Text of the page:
Does religion contribute towards depression?

It’s hardly surprising that when former theists leave their religion they feel that a weight has been lifted off their shoulders, as they are under so much pressure to adhere to the doctrines of their religion, to avoid sin, and prepare themselves to be as pure as possible for the judgement before God after their death. Religion is a cerebral constraint, a bondage for the mind, that’s all about control, and a ‘follow me or else‘ dogma. Theists are so obsessed with doing what their religion considers right, they actually struggle to be what they actually are; and that’s being a human being. Humans aren’t perfect, and I don’t actually think we are meant to be, as we learn by our mistakes.

In most religions you aren’t allowed mistakes. They claim that God loves you despite your flaws, but you’re not allowed to be who you really are. Following a religious guideline so you can join your God, in whatever afterlife you believe in, isn’t being true to yourself, as you are literally being what’s expected of you. But remember the free will you’re told that you have. Free will leads to sin, so how exactly are you expected to be who you really are? You are expected to wear religious blinkers, that enable you to ignore what’s around you and only see the path that’s in front of you. Surely this isn’t healthy for the mind?

“Indoctrination is not just demeaning to the human conscience, it is lethal for the flourishing psychology of the hungry, young mind.” – Abhijit Naskar

I asked a question today that’s received some answers, and I expect many more, and some answers are by people that allowed their mind to accept critical thinking, and others are from homosexuals who feel their previous faith wished to disown them as their lifestyles are sinful, and a few said that they suffered from depression and feared for their mental fragility, and decided to leave their faith behind gave them a new positive start in life.

Many people claim that having a God gives your life meaning, and makes them complete, but this is often from people who’ve always had faith and don’t know any other life. I know people become ‘born again’, but it’s minimal compared to the quantity walking away from faith, as many are sad attempting to be what they aren’t. People live their lives pretending to be theists as either their society expects it, or their family demands it, and to walk away from God can make a person lose everything that’s important to them.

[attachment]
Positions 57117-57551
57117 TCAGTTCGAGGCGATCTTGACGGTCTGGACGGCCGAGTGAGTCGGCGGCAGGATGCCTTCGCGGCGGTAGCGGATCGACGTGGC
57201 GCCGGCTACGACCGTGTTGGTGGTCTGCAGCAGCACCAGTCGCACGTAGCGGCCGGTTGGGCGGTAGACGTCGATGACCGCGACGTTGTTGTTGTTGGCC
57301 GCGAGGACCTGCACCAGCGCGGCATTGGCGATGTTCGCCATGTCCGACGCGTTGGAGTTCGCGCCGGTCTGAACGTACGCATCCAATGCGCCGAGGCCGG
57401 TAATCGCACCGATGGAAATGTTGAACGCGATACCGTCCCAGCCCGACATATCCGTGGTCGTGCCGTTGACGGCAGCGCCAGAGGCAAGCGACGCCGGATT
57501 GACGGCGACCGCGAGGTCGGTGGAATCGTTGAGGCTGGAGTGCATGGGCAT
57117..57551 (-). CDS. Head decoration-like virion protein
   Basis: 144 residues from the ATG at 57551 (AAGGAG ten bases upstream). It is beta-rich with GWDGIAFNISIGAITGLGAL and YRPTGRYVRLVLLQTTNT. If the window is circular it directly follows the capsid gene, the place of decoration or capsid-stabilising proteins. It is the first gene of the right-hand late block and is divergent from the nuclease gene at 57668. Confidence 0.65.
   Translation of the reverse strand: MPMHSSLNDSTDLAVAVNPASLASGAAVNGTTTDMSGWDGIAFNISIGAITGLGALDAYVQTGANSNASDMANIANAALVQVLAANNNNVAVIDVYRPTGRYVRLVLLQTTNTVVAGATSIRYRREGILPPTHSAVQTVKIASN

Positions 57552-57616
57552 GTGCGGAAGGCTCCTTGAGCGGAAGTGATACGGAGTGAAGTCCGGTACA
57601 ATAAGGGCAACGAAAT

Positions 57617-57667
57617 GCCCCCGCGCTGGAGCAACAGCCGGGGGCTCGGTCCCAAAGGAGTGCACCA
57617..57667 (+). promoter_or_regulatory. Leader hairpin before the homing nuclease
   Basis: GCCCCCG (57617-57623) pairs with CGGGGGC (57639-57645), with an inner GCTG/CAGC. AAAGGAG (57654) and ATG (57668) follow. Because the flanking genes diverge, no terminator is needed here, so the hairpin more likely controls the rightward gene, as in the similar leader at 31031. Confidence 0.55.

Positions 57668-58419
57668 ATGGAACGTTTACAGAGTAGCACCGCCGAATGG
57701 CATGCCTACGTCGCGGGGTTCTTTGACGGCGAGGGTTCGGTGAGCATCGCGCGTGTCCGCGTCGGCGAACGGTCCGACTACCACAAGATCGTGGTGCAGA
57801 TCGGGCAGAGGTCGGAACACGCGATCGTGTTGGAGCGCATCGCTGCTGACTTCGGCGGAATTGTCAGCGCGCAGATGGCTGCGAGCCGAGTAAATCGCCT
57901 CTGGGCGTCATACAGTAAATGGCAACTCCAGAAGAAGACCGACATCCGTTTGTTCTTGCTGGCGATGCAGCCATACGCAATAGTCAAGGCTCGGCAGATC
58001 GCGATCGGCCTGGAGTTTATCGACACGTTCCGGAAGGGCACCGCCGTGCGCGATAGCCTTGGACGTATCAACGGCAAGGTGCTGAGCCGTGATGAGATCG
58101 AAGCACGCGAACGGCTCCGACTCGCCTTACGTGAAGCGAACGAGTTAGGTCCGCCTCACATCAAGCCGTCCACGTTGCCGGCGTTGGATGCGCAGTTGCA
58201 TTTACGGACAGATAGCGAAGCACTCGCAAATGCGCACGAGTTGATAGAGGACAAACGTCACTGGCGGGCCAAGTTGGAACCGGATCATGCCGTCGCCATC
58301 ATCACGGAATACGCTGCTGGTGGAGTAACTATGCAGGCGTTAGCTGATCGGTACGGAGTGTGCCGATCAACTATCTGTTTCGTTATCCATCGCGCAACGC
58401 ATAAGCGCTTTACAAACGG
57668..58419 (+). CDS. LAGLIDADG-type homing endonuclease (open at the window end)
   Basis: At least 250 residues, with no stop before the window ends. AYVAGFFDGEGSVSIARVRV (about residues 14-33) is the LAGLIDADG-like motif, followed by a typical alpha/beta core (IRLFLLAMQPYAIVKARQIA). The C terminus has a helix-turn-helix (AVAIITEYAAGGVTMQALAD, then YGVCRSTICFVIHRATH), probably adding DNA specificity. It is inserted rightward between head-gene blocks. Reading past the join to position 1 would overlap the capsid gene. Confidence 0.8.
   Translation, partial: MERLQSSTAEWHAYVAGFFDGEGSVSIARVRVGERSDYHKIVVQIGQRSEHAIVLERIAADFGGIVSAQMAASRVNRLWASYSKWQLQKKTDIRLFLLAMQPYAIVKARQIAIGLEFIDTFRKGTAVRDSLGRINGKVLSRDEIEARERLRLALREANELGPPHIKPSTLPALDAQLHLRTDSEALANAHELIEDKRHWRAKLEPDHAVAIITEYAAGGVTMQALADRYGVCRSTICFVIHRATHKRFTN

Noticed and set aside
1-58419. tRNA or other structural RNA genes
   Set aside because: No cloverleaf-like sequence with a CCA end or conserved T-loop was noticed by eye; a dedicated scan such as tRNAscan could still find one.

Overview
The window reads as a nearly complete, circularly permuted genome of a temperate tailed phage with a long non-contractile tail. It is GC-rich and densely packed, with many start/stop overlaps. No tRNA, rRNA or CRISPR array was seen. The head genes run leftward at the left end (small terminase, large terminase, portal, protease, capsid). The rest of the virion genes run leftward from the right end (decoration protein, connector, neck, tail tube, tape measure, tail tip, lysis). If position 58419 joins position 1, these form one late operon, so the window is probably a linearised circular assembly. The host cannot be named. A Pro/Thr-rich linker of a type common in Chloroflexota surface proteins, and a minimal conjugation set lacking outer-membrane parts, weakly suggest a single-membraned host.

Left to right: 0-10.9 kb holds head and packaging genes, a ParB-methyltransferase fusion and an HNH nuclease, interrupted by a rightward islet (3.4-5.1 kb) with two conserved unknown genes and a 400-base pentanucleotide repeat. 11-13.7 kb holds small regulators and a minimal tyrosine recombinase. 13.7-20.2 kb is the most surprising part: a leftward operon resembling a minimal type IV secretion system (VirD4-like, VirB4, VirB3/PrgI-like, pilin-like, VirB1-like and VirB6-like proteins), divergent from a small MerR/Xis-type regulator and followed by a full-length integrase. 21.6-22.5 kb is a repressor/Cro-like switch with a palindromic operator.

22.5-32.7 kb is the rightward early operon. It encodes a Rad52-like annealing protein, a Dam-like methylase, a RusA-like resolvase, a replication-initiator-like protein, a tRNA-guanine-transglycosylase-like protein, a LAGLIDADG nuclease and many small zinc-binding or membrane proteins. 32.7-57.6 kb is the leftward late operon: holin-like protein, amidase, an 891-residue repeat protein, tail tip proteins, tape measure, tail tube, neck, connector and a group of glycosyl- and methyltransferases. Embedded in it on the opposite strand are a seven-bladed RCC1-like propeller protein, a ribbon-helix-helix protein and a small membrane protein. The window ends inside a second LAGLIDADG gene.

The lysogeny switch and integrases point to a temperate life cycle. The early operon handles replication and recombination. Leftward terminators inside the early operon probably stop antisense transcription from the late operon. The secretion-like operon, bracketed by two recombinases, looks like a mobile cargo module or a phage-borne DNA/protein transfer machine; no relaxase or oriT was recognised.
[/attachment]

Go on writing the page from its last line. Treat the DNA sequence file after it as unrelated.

“R/S beliefs may also create high standards that are difficult to live up to, resulting in a sense of failure and guilt. Furthermore, those unable to live according to these standards may face rejection from their faith community, resulting in social isolation.” – Source

I’ve read a few articles written by people that say that they suffered deep depression, and it only subsided once they separated themselves from religion. They all said the same thing about when they approached their church to ask for advice, and were told that they must have been blocked by God for sinning, possessed by a demon, or under Satan‘s influence. For someone with mental health problems, is this what they would want to hear? Making someone feel guilt for something that they aren’t responsible for is certainly not showing compassion, or empathy.

As Richard Dawkins wrote, religion is a form of delusion, so no wonder it’s an attribute to depression. It’s not natural for humans to put the feelings of a deity before the feelings of other humans, and to accept that the rules and conditions that deity has laid out are absolute and to question them is questioning your faith in said deity. People can become completely different beasts when their minds are poisoned and indoctrinated, especially when they are taught to hate, or dislike those which don’t fit the expected criteria ie; homosexuals, transgender, liberals and nonbelievers.

“Failure in family life, an area of particular importance to highly religious persons because of its emphasis by religious traditions, may predispose to higher levels of guilt and greater depression.” – Source

Some religious believers are open to criticism, and are open to questioning their faith against other possibilities, but these are seldom people of Abrahamic religions. Some manage to escape, but often suffer consequences by doing so, and this can include threats of being disowned by their families, which is emotional blackmail. But many are so far indoctrinated that they’ll never think outside the box, and if they did head down the path of depression, they’ll never admit it’s the peer pressure of their faith, and community, but just put it down to God’s will, and accept that everything is part of God’s plan.

One of the main issues I’ve concluded is not only fear of isolation, but the stigma of weakness. Depression suggests either weakness of character, or weakness of faith, and many churches and societies don’t want to hear it. They believe that with God in your life anything is possible. Yet this simply isn’t true. Regardless of faith, humans can get a rough deal, they can encounter financial problems, a relationship can fall apart and they lose everything, or they lose a loved one, and however strong your faith in a God is, it’s not going to repair damage like death of a spouse, child or sibling. If you’re lucky it can bring comfort, but the comfort is just self delusion as people need to face their fears, or grieve, and locking it all away and just accepting it’s part of God’s plan is surely not healthy and will inevitably lead to a breaking point. To some faith can be a protective shield, but to others it’s a mask to hide who they really are, and eventually the mask will crack and the real person behind it will be exposed.